I like to remind Coaches, Team Members, and Referees how Tournaments are different than Practices. By the time your team gets to a tournament, it will have been practicing for 6 to 10 weeks, and have learned certain behaviors. One reason we have a practice round during tournaments is to help the team members realize what is different than what they have been rehearsing.
In practice: the team sets up the field.
In the tournament: the referee and referee assistant set up the field. The team isn't allowed to touch models outside of Base.
In practice: the team resets the field whenever the members want to.
In the tournament: the field doesn't get reset until the match is over, and scoring is complete. And the team doesn't do it. No mission model gets reset during the match if the robot causes a change.
In practice: the team can start and stop at will, and can repeat programs and missions.
In the tournament: this is the same--except there is a clock ticking, and the field cannot be reset in the middle of the match. And the first start comes after the countdown.
In practice: the team can change things and try again.
In the tournament: the team can change things between matches, but there might be other activities going on. The team can make adjustments and retry during the match, but there is only 2.5 minutes running time at the table per match. And nothing gets reset during the match!
In practice: the team puts loose mission models away.
In the tournament: the team shouldn't take mission models away from the table. Or bring them back right away, if you make a mistake.
In practice: the team may not have an opponent on the opposite table.
In the tournament: there's another team that may race you to the Patent.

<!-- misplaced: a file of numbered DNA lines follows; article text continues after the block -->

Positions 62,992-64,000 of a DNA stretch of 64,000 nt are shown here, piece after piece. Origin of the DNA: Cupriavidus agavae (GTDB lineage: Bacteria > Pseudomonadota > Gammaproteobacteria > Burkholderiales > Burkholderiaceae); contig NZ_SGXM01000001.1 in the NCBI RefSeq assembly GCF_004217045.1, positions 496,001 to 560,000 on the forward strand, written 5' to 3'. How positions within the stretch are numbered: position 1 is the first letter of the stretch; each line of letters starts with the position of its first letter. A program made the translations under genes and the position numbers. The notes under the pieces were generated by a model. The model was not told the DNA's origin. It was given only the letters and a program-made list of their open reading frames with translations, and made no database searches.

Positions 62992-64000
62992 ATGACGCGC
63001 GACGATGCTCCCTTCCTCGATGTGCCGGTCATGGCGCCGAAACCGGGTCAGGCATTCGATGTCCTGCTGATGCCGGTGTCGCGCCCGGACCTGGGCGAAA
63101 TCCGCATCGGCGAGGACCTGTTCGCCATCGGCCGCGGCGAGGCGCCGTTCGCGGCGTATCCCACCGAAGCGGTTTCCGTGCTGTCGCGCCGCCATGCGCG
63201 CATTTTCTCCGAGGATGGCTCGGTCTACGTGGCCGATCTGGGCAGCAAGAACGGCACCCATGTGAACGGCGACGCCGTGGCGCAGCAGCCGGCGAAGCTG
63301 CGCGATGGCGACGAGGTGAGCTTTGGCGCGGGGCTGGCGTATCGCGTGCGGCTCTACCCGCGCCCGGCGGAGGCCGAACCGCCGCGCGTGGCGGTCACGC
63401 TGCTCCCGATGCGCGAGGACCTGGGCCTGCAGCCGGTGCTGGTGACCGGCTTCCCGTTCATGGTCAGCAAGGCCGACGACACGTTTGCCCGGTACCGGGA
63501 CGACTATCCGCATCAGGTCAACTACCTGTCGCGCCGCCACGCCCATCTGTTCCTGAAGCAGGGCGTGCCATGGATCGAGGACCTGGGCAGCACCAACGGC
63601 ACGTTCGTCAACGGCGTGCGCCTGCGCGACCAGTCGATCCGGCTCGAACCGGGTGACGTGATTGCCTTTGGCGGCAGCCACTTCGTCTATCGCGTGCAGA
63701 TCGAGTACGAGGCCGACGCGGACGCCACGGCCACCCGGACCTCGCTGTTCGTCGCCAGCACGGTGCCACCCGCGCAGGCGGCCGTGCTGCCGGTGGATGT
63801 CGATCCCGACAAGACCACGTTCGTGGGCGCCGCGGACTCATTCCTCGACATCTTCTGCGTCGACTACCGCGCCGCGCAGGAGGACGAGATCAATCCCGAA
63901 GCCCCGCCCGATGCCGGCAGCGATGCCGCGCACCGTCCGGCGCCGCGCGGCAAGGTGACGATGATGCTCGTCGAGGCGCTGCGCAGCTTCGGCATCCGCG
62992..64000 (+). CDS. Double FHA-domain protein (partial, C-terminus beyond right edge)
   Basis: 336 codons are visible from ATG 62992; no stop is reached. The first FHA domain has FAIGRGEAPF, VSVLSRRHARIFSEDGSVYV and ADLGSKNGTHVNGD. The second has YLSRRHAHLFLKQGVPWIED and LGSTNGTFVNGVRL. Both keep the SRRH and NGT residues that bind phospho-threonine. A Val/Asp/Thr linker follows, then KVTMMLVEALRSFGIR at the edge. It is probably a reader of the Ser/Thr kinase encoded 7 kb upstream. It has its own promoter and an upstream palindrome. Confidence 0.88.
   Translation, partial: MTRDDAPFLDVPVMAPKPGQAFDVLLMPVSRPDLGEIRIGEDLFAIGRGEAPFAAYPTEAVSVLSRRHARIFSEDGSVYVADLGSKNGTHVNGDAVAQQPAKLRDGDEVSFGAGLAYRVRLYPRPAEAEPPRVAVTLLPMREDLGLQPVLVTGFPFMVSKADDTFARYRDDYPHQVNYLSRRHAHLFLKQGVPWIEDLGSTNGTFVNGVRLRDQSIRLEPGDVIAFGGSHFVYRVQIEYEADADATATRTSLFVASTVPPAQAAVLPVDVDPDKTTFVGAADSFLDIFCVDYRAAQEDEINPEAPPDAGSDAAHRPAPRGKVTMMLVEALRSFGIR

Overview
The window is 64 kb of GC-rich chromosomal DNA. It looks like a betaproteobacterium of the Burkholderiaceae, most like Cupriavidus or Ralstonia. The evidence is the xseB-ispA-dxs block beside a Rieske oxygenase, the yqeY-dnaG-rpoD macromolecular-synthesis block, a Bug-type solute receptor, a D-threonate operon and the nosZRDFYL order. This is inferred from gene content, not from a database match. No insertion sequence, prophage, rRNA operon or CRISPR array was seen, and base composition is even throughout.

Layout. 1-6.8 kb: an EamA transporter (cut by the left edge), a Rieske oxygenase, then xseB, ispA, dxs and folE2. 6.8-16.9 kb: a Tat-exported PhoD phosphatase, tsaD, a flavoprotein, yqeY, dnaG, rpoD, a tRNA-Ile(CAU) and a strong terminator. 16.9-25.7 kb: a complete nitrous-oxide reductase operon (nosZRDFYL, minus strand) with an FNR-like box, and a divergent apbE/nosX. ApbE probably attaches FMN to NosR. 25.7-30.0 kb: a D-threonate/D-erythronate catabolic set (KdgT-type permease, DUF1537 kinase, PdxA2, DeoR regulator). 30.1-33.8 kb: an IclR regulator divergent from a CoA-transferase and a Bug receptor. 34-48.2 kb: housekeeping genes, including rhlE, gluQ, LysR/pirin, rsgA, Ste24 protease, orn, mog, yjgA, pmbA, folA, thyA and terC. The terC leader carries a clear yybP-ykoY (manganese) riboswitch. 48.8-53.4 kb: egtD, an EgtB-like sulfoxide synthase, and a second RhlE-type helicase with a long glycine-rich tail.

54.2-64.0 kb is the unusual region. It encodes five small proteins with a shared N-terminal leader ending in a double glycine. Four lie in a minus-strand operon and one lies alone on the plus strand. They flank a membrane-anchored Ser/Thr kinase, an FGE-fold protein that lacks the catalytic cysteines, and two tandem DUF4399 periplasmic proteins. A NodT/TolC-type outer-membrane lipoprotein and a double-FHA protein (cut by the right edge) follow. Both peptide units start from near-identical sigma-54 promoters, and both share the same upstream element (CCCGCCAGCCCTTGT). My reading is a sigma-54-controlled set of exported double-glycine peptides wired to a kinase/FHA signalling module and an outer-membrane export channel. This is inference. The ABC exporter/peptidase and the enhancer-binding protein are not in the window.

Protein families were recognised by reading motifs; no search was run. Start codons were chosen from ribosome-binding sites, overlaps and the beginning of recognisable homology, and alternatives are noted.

In practice: the team doesn't wait on a signal to start (except maybe you've been practicing that way recently)
In the tournament: the team cannot start the robot before the signal from the match countdown
In practice: the team doesn't ask permission to do things.
In the tournament: the team may rescue the robot without asking, or may ask the referee to do it. Although the team isn't required to ask permission to do things, it's good practice to talk with the ref so he or she knows what is going on and can make sure that it is okay.
In practice: the team doesn't have a crowd watching
In the tournament: there are lots of strangers interested in your robot's performance
In practice: the team starts when it's ready
In the tournament: the referee asks you to turn off Bluetooth, and you wait on other teams, and the referee counts your electrical parts, and measures your robot, and tells you about rules you weren't thinking about, and makes jokes, and the referee is there to help you, but she or he doesn't know what to do unless you ask.
In practice: the team members aren't nervous
In the tournament: there's a competition, and a race for the patent, and music playing, and a crowd watching, and you're in a strange place, and everybody is depending on you not to make any mistakes.... It is exciting, and maybe nerve-racking. But, the team gets three or more tries, and the bad matches may be forgotten.
So, there will be bumps and surprises along the way, but if everyone takes a deep breath, we'll have time to realize how much fun we are having showing what we can do!
VA/DC FLL Referee Advisor
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